If you're old enough to have been there, or young and full of investigative vigor, screenshots of Cyber Shadow will give you pause, am I looking at a game released in 2021, or am I looking at the hottest rental from Blockbuster in 1991? Developer Mechanical Head Studios have pulled from the greatest releases of the 8-Bit action platformer genre; a bit of Mega Man, some Battletoads, and the clearest voices are Ninja Gaiden and Shadow of The Ninja.
This is not the first authentic recreation of the genre, in recent years we've been treated to Sabotage Studio's The Messenger, Thomas Happ's Axiom Verge, and Yacht Club's Shovel Knight have all recreated the experience with joyful accuracy.
Serious swag (blades)
Despite all the imposed limitations of an authentic experience, playing Cyber Shadow still manages to feel like a game from 2021; the action is tight and immediate, with inventive and varied encounters. We're blessed with a handful of modern quality of life improvements, most notably checkpoints and infinite lives. A game that 30 years ago would have had you waking up from your cryo-sleep back at stage one after losing a small stock of lives now allows restarts wherever you last triggered a checkpoint.
Also unlocked at the checkpoints are secondary and special weapons, limited use for as long as you remain unharmed. A floating canister to administer ability points, a shield to deflect oncoming, and a spinning blade on the end of a slinky, you're only allowed one, and each checkpoint has a fixed upgrade. The Swag Blade, that spinning blade I mentioned, is far and away the most satisfying, constantly orbiting, moving with the momentum of player movement. Nailing an enemy on a far-away platform by judging the path of the blade just right is an instant hit of dopamine, and I'd happily play a game that was no frills 100% Swag Blade.
Through the game, you'll also unlock permanent movement skills and attacks. These impressive traversal attacks can pump you up with bravado, inflate your confidence in your own ability alongside that of Shadow. You believe that this is it, this is the game you're going to speed run through, look, I just dashed through two enemies without hitting the ground, and your brain makes plans to hit the share button. Then the stage will throw some spikes at you, present a gap too big for the dash alone to manage, and back to the checkpoint you go. What were you thinking?
By the end of the game, you will have earned those skills and that bravado, but it takes a little time, and a few visits to the checkpoints to get there, some of the areas in the late game are built for that kind of breathless play, for bounding atop enemies rather than the platforms, but it'll take patience to plot those routes.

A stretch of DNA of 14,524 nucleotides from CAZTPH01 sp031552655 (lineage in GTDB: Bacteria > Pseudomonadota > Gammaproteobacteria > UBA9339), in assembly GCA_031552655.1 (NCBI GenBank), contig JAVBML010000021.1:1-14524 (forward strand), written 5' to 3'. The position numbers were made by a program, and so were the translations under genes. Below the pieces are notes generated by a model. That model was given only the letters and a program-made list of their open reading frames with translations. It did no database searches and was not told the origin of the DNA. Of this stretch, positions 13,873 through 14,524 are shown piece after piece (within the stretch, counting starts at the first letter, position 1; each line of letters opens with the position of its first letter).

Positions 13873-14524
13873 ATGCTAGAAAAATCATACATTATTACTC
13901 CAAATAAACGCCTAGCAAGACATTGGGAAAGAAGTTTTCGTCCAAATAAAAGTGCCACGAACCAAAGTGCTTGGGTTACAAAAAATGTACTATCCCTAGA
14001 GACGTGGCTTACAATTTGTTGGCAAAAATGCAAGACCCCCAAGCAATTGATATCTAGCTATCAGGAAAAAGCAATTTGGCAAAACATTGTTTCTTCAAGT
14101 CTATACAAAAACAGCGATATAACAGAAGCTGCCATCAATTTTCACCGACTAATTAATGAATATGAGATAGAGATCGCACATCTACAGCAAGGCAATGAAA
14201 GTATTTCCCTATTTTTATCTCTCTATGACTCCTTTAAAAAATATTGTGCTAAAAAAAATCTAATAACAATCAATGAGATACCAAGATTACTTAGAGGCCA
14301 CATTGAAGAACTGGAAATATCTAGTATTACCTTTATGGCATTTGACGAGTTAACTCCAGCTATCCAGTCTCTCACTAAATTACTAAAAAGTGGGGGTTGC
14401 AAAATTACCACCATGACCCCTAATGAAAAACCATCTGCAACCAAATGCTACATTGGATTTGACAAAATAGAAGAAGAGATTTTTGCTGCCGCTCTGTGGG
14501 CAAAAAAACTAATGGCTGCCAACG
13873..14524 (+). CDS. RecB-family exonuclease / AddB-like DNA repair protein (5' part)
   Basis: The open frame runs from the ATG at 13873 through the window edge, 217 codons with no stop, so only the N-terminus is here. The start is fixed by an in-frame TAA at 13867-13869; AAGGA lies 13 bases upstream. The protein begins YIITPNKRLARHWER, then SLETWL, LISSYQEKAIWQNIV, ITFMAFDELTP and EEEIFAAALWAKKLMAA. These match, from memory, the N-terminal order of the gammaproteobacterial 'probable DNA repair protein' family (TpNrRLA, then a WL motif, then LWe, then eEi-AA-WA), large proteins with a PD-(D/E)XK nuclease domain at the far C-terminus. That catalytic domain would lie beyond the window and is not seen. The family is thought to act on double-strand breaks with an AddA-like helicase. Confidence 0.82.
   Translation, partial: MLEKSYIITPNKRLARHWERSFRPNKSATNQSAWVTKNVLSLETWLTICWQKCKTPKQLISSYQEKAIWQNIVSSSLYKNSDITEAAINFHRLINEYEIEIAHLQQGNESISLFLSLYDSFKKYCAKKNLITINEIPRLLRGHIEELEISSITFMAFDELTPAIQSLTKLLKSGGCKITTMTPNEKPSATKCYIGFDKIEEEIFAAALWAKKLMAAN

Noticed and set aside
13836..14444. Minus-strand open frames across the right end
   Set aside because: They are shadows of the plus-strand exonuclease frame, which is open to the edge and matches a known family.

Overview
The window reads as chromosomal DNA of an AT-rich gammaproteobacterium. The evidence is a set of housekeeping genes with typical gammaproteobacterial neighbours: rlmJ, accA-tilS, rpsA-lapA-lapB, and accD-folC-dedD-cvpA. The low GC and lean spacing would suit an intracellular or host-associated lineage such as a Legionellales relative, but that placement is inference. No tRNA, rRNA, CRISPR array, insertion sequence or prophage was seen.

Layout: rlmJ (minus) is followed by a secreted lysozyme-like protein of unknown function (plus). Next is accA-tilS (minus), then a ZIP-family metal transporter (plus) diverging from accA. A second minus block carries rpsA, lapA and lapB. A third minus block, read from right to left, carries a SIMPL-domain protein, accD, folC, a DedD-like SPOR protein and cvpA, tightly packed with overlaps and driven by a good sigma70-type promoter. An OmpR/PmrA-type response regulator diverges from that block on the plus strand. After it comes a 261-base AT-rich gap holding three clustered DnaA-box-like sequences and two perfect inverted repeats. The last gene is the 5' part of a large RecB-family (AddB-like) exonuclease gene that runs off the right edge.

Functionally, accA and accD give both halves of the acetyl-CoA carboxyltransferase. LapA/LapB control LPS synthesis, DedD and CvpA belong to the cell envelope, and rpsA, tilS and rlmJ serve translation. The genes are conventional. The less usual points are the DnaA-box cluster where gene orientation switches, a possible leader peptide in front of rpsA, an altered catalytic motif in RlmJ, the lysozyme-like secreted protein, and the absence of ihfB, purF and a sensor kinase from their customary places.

All of the various skills you unlock throughout the campaign can be executed with a D-Pad and two buttons, so playing with a retro-style controller with the CRT filter on will get you pretty close to an authentic 1990's experience; all you'll need to complete the mood is for your mum to occasionally demand you stop playing to come downstairs for dinner.
Best sewers in the business
In its efforts for authenticity, Cyber Shadow hits all the key metrics. The pixel art is dark and gritty, the music is a moody chiptune odyssey, and you get the bare bones story required to propel Shadow on his quest. However there are a few areas where the game falters, some spikes in difficulty so vertical to temporarily remove all momentum from play, and some checkpoints placed at obscene distances. You have the option to travel to previous stages on select checkpoints, however beyond health pickups and easter eggs, there's no impetus to do so.
These issues can't take away from the experience as a whole, frequent thrilling set-pieces and bosses that manage to fit into a stereotype yet still feel inventive. Stages set in the traditional factories, sewers, and facilities, just as you'd expect them to be, but executed as best in class, these are top tier examples of factories, sewers, and facilities, they come highly recommended.
Cyber Shadow is a 1990s action-adventure platformer, it just happened to be made and released 30 years later. Three decades of video game history sit between us and the genre that inspired the game, yet there is still something uniquely joyful in a ninja running side-on at a bunch of evil robots, katana, and a handful of shuriken ready to go.
Cyber Shadow is out now on PC.